World’s forcibly displaced hit record 38 million, prompting UN appeal for ‘all-out effort’ for peace

Iraqis displaced from Ramadi District in Anbar Governorate. Photo: UN Iraq

6 May 2015 – By the end of 2014, a record-breaking 38 million people had been forced to flee their homes within their own country because of conflict or violence, prompting the United Nations refugee agency to appeal today for “an all-out effort to bring about peace in war-ravaged countries.”

The Norwegian Refugee Council (NRC) along with one of its partners, the Office of the UN High Commissioner for Refugees (UNHCR), released these alarming figures at a joint press conference in Geneva to launch the report, Global Overview 2015: people internally displaced by conflict and violence.

The report, compiled by the NRC's the Internal Displacement Monitoring Centre (IDMC), revealed that 38 million people have been internally displaced by conflict or violence, the equivalent of the total populations of London, New York and Beijing combined, representing a 4.7 million increase compared to 2013.

With internal displacement figures reaching a record high for the third year in a row, the report also shows that 11 million people were newly displaced by violent events throughout 2014, which amounts to 30,000 people forcibly displaced every day.

The report showed that Syria, with 7.6 million displaced people or at least 40 per cent of its population, makes it the country with the largest number of internally displaced persons (IDPs) in the world, and Iraq, suffered the most new displacement, with at least 2.2 million people fleeing in areas that fell under Islamic State control.

“We know that more and more internally displaced have been forced to move within their country multiple times,” said Volker Türk, UNHCR’s Assistant High Commissioner for Protection. “The longer a conflict lasts, the more insecure [displaced persons] feel and when hopelessness sets in, many will cross borders and become refugees.”

Mr. Turk noted that “as we have seen in the recent past, for example in the Mediterranean, despair drives people to take their chances and even risk dangerous boat journeys.”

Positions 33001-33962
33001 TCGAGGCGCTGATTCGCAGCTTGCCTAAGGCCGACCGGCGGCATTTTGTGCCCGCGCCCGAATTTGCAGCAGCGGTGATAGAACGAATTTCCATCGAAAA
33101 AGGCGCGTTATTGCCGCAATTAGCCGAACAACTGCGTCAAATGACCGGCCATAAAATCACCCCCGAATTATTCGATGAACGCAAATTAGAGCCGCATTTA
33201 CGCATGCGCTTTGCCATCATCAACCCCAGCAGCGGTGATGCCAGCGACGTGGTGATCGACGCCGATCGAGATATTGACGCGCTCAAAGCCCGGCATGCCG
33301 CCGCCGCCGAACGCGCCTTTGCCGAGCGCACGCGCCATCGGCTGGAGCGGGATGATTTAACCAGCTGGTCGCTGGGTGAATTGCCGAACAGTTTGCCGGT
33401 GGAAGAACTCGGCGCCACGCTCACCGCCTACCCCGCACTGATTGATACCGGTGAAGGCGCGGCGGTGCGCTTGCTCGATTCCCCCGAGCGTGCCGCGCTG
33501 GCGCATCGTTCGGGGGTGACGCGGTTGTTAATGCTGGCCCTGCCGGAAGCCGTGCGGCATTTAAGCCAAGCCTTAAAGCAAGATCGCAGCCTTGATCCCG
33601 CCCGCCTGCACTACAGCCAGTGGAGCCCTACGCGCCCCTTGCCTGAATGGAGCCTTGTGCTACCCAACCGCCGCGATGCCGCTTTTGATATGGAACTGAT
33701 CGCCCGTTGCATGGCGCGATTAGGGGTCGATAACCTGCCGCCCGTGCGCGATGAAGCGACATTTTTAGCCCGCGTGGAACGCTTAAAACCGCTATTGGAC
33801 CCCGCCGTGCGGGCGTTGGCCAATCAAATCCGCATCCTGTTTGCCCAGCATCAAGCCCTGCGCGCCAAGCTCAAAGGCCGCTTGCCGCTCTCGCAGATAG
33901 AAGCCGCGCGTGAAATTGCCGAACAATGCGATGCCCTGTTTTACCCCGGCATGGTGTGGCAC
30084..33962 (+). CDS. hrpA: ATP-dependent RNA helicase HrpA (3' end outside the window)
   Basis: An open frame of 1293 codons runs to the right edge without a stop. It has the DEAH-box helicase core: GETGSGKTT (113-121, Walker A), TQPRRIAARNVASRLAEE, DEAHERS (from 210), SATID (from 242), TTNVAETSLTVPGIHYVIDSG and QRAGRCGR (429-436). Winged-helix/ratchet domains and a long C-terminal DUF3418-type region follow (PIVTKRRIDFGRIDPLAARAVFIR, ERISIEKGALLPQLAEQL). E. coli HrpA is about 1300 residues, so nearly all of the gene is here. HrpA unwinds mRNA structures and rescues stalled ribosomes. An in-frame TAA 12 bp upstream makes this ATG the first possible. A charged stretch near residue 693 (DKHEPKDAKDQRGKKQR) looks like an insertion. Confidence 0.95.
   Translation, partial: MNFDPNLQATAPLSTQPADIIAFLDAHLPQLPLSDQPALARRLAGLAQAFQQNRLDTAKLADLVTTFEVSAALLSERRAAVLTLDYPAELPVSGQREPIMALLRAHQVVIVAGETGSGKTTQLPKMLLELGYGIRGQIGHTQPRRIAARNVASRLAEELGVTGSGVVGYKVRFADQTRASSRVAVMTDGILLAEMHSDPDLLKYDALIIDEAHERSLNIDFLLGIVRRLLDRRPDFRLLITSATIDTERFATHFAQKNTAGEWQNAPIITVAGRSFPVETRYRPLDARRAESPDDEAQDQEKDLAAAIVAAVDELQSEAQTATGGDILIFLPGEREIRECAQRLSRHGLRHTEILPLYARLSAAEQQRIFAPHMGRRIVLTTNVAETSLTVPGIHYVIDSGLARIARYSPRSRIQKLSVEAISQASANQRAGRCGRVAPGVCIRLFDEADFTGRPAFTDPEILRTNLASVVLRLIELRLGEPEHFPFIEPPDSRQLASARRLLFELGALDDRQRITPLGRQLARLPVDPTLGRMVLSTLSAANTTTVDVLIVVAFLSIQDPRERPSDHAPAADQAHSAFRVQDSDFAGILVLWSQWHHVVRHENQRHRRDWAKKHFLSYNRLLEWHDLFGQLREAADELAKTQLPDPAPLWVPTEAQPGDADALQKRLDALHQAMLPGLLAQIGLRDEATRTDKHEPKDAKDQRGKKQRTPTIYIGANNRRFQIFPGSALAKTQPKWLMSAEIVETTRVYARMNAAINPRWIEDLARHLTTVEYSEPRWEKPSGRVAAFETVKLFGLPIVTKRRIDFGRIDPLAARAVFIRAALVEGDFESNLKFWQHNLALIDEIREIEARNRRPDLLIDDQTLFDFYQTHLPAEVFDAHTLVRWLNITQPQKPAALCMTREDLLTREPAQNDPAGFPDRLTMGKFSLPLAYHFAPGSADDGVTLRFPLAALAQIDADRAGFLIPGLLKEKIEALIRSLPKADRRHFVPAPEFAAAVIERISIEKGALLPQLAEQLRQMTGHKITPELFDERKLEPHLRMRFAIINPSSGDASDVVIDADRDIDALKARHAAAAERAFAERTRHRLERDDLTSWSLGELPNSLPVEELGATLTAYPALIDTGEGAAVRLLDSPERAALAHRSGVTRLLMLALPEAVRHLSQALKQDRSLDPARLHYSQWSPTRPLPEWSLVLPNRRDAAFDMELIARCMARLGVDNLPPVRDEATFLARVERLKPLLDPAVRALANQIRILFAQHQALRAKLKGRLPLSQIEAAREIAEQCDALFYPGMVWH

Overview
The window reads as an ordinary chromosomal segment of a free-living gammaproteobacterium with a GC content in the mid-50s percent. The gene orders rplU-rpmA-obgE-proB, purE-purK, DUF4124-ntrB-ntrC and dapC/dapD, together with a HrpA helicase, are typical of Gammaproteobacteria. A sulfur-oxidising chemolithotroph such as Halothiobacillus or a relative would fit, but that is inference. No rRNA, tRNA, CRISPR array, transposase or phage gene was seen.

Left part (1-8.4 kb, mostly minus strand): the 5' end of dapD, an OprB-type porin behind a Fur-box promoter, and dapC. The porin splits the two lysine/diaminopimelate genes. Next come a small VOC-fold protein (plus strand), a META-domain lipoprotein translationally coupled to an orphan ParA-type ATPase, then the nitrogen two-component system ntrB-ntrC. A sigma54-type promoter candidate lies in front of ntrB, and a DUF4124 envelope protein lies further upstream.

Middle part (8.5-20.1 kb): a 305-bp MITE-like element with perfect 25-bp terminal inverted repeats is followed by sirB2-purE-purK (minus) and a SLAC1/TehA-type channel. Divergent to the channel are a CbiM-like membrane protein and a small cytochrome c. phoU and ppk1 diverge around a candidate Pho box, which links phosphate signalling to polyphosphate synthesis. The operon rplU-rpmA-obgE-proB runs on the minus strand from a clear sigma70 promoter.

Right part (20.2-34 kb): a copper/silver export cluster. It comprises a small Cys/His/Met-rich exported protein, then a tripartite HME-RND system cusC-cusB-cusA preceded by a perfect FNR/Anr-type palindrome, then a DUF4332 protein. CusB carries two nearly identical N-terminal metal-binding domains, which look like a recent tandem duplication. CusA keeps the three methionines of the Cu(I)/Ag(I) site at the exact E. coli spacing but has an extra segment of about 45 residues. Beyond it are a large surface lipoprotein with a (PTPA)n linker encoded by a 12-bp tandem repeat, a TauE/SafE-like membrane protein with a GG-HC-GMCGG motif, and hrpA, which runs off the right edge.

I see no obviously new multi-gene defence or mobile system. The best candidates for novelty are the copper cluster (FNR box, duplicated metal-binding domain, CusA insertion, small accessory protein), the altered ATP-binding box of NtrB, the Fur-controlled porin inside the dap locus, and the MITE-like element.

NRC Secretary-General Jan Egeland said: “This report should be a tremendous wake-up call. We must break this trend where millions of men, women and children are becoming trapped in conflict zones around the world.”

Mr. Turk agreed, saying: “The obvious solution lies in an all-out effort to bring about peace in war-ravaged countries.”

The 2015 Global Overview also highlights how long-lasting, or protracted, displacement contributes to this alarmingly high global total. In 2014, there were people living in displacement for 10 years or more in nearly 90 per cent of the 60 countries and territories monitored by the report.

The figures also shows that 60 per cent of people newly displaced were in five countries alone: Iraq, South Sudan, Syria, the Democratic Republic of Congo (DRC) and Nigeria, where Boko Haram’s campaign to control territory and impose Islamic law in north-eastern Nigeria have driven hundreds of thousands of people from their homes.

And for the first time in more than a decade, Europe had massive enforced displacement caused by the war in Ukraine, where 646,500 people fled their homes in 2014.

The report, based on data provided by governments, non-governmental organization partners and UN agencies, deals with internal displacement within the countries, and it not to be confused with UNHCR’s Global Trends Report due next month, which will focus on the number of refugees, or those who have been forced to flee their countries entirely.

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